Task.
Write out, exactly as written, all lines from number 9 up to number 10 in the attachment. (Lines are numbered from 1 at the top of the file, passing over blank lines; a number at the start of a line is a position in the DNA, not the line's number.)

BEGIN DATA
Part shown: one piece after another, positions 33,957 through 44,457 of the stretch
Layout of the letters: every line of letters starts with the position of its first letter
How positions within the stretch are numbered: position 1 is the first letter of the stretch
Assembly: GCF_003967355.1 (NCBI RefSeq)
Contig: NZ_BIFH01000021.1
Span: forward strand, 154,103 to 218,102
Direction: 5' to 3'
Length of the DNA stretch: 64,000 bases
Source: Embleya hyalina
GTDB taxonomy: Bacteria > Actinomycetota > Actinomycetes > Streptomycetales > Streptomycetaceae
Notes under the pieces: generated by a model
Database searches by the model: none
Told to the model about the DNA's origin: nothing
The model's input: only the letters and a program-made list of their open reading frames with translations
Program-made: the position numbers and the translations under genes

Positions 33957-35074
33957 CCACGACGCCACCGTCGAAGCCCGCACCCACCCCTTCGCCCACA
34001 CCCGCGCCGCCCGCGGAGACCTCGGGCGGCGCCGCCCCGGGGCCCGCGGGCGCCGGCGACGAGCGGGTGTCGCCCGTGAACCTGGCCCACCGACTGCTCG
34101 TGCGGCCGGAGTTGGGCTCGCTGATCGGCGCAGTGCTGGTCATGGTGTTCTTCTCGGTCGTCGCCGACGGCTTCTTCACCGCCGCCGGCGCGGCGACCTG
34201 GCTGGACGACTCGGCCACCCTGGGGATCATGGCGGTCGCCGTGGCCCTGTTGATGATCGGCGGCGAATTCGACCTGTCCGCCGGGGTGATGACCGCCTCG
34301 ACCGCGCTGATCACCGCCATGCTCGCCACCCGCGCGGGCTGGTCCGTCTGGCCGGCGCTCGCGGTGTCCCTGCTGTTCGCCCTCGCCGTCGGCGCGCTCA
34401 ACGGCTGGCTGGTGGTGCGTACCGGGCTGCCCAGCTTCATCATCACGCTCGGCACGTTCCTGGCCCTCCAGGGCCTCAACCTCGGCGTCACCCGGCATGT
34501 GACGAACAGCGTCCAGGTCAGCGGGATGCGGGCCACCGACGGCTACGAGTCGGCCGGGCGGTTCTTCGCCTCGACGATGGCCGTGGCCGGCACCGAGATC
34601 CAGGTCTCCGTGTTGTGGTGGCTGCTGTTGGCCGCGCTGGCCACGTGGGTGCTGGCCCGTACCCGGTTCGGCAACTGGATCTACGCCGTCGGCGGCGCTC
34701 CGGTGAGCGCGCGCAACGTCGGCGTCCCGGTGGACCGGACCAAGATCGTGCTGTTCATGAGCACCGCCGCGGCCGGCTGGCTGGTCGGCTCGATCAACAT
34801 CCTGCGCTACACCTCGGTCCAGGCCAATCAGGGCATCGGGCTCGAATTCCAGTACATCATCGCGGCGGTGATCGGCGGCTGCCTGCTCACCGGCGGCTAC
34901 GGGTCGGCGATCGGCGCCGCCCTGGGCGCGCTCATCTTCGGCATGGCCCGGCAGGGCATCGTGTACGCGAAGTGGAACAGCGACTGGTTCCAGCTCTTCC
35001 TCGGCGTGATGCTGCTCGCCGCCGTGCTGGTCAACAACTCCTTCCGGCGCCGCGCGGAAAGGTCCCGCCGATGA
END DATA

Source: Embleya hyalina
GTDB taxonomy: Bacteria > Actinomycetota > Actinomycetes > Streptomycetales > Streptomycetaceae